Psilotris laurae, aka. the Thin-barred or Laura's Goby, is possibly the world's rarest goby in the aquarium trade. Image copyright Barry B. Brown.

Psilotris laurae, aka. the Thin-barred or Laura’s Goby, is possibly the world’s rarest goby in the aquarium trade. Image © Barry B. Brown.

Perhaps the rarest goby on earth is known from a single male specimen collected by Curasub (a 5-man diving submarine outfitted for reef fish collection and research) between 374–449 feet (114–137 m) in Bonaire in 2013, hiding out in a glass bottle found along a sandy slope well below the usual safe scuba-diving range.

Laura’s Goby (Psilotris laurae Van Tassle, Tornabene & Baldwin 2016) is named for Laura Albini, wife of Adriaan “Dutch” Schrier, the owner of Substation Curacao in the Dutch Lesser Antilles. As with many new species, more than one common name is being advanced by different parties. The Smithsonian Institution’s Deep Reef Observation Project, which first discovered the species, calls it the Thin-barred Goby in their Shorefishes of the Greater Caribbean online information system.

In May 2020, a single living specimen of this colorful deepwater goby, reportedly only the third ever found, was collected by the Curasub at Substation Curacao, and it has made its way into the aquarium trade via Dynasty Marine Associates in Marathon, Florida.

Frank Young (VP and COO of Dynasty Marine, and son of founder and pioneering fish collector Forrest Young) says that the goby is being kept at 68ºF (20ºC), a temperature the collectors have found to be suitable for the many different fishes that originate from Curasub collection efforts.

With only one specimen ever collected for the aquarium trade, this species is truly a one-of-a-kind. Image copyright Barry B. Brown.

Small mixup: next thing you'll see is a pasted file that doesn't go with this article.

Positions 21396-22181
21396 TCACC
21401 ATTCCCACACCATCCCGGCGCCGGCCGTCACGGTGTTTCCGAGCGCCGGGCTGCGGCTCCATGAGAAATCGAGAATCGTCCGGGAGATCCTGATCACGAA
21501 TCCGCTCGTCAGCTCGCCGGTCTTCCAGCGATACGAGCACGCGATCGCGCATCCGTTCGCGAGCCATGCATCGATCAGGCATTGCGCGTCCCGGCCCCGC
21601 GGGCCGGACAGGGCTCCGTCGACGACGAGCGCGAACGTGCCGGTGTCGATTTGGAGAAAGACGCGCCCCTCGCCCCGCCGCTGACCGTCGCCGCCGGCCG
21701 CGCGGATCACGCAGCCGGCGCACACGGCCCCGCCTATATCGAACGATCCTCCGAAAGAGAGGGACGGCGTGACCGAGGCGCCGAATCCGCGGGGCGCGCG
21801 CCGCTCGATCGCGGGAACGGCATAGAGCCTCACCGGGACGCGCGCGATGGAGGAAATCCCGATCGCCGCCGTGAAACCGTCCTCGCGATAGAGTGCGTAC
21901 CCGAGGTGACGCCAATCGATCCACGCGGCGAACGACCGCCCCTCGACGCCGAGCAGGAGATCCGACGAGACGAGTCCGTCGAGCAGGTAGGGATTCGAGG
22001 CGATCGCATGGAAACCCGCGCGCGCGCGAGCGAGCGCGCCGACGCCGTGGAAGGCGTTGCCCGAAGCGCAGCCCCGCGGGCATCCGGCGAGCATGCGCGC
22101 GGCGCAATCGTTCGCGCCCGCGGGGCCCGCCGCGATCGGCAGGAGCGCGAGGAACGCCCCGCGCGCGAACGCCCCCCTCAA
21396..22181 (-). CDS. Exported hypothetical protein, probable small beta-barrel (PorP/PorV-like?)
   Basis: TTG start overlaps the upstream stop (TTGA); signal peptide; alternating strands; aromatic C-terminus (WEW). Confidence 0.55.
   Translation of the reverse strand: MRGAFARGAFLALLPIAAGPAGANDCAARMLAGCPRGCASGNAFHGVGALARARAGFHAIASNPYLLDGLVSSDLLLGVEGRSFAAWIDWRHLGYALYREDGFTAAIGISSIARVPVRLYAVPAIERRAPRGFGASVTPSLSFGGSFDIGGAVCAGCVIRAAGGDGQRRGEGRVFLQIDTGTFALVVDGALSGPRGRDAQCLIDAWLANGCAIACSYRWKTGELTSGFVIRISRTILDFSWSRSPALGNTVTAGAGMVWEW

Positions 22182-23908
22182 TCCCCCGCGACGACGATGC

With only one specimen ever collected for the aquarium trade, this species is truly a one-of-a-kind. Image © Barry B. Brown.

Young also revealed the several-day process by which specimens like this are collected, a protocol to bring live deep-reef fishes to the surface in good health. Over a five-day period, starting with the deepest dive at 1,000 feet (305 m), fish are collected by the sub utilizing the mild sedative quinaldine to slow fish down. (Note: This is generally regarded as a safe collecting method when appropriate or required, and it is approved for licensed use in the state of Florida by the Florida Fish and Wildlife Conservation Commission—a far cry from the use of cyanide.) A vacuum apparatus on another arm of the sub sucks in the stunned fishes and stores them in individual containers stationed at the depth where they were collected. Each subsequent day the sub returns, and the collection dive is shallower, while fishes from prior days are moved up to the next decompression stage alongside the day’s catch. Once the fishes from several days of collection reach the relative shallows, divers swim down and feed them live Artemia while still in final stages of decompression.

Young emphasizes that, at this writing, there is still only one Laura’s Goby alive in captivity anywhere in the world. It was collected around 550–600 feet (167–183 m), found residing among rubble on the seafloor, darting from rock to rock. After a month in captivity, routinely eating enriched live adult brine shrimp, the 1.5-inch-long (3.8 cm) specimen is being made available to the aquarium trade. While the asking price is private, Young acknowledged that it is in the thousands, with the majority of the proceeds of the sale going to Curaçao Sea Aquarium. Dynasty Marine is the exclusive aquarium trade distributor of deep-water Caribbean reef fishes collected via Curasub in Curaçao. Interested parties from the marine aquarium trade can inquire at


Robertson, R. & Carpenter, K.E. 2019. Psilotris lauraeThe IUCN Red List of Threatened Species 2019: e.T135402834A135579247.

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